An Introduction to the Parables of JesusWritten by Robert H. Stein Reviewed By William G. Morrice
As a thorough examination of the parabolic element in the teaching of Jesus, this book should be helpful to all theological students. It is argued by the author that the classic definition of a parable as ‘an earthly story with a heavenly meaning’ is only partly true. In view of his more adequate definition of a parable as ‘a figure of speech in which there is a brief or extended comparison’, it is surprising that he fails to take account of the dozen or so parables that have been uncovered in the Fourth Gospel by scholars like C. H. Dodd and A. M. Hunter. On the other hand, it is useful to be reminded of parallels to synoptic parables to be found in the Gospel of Thomas; but the author fails to note that none of them is designated in this apocryphal and non-canonical gospel. They are simply sayings of Jesus like the rest of the 114 logia.
Chapter 2 tries to answer the question, ‘Why the Parables?’ While it is true that Jesus used parables in his teaching, their meaning is not always self-evident. In fact, they may at times even conceal, as suggested in Mark 4:10–12. Nevertheless, we can be sure that they were an authentic part of Jesus’ teaching. They clearly arose in a rural environment, that of Palestine. Not only so; but one cannot but be impressed by their down-to-earth, real-life character. As a result, ‘it becomes increasingly clear how brilliantly Jesus used the parables as effective tools for conveying his message’, to quote the last sentence of chapter 3.
There are useful chapters on the interpretation of the parables throughout the centuries, starting off with the allegorical method used in the period of the early church, and on the meaning of the parables for us today. It is rightly affirmed that their study is of little real value unless the present-day reader is challenged to seek what God is saying to him today through them.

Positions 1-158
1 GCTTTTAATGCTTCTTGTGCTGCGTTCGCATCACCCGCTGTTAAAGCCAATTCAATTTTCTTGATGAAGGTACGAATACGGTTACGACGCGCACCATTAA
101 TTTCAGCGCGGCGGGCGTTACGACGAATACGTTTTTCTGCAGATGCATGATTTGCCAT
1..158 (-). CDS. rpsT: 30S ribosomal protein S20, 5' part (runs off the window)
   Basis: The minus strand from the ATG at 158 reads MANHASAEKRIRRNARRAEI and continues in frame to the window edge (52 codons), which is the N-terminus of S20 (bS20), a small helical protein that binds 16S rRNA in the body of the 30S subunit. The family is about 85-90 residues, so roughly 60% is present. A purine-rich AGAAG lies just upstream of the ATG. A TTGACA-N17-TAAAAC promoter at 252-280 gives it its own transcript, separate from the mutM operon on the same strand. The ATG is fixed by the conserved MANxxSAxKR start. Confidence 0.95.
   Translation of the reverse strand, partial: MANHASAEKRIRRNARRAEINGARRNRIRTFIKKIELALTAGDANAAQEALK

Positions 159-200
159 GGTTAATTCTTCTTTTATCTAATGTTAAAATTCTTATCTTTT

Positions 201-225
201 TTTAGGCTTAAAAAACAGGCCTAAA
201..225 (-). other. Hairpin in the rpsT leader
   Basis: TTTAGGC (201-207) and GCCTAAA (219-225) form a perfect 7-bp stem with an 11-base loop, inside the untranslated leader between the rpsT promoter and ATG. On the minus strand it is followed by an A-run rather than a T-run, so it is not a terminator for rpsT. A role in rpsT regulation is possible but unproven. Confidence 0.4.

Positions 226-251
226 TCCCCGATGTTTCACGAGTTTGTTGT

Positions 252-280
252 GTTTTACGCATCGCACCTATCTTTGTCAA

Four basic principles of interpretation—seeking the one main point seeking to understand the original setting, seeking to understand how the evangelist interpreted the parables, and seeking what God is saying to us today—are applied to one particular parable by way of example—the parable of the good Samaritan.
The last four chapters of the book deal with themes found in the parables of Jesus—the kingdom of God as a present reality, the kingdom of God as demand, the God of the parables, and the final judgment. The book ends with the challenge of Jesus found in the invitation to the great banquet; ‘Come; for all is now ready’ (Lk. 14:17).
Taken over-all, this book is a good introduction to the parables of Jesus. It makes full use of the contributions of Adolf Jülicher, C. H. Dodd and Joachim Jeremias. It also takes note of the insights provided by redaction critics.
William G. Morrice
St. John’s College, Durham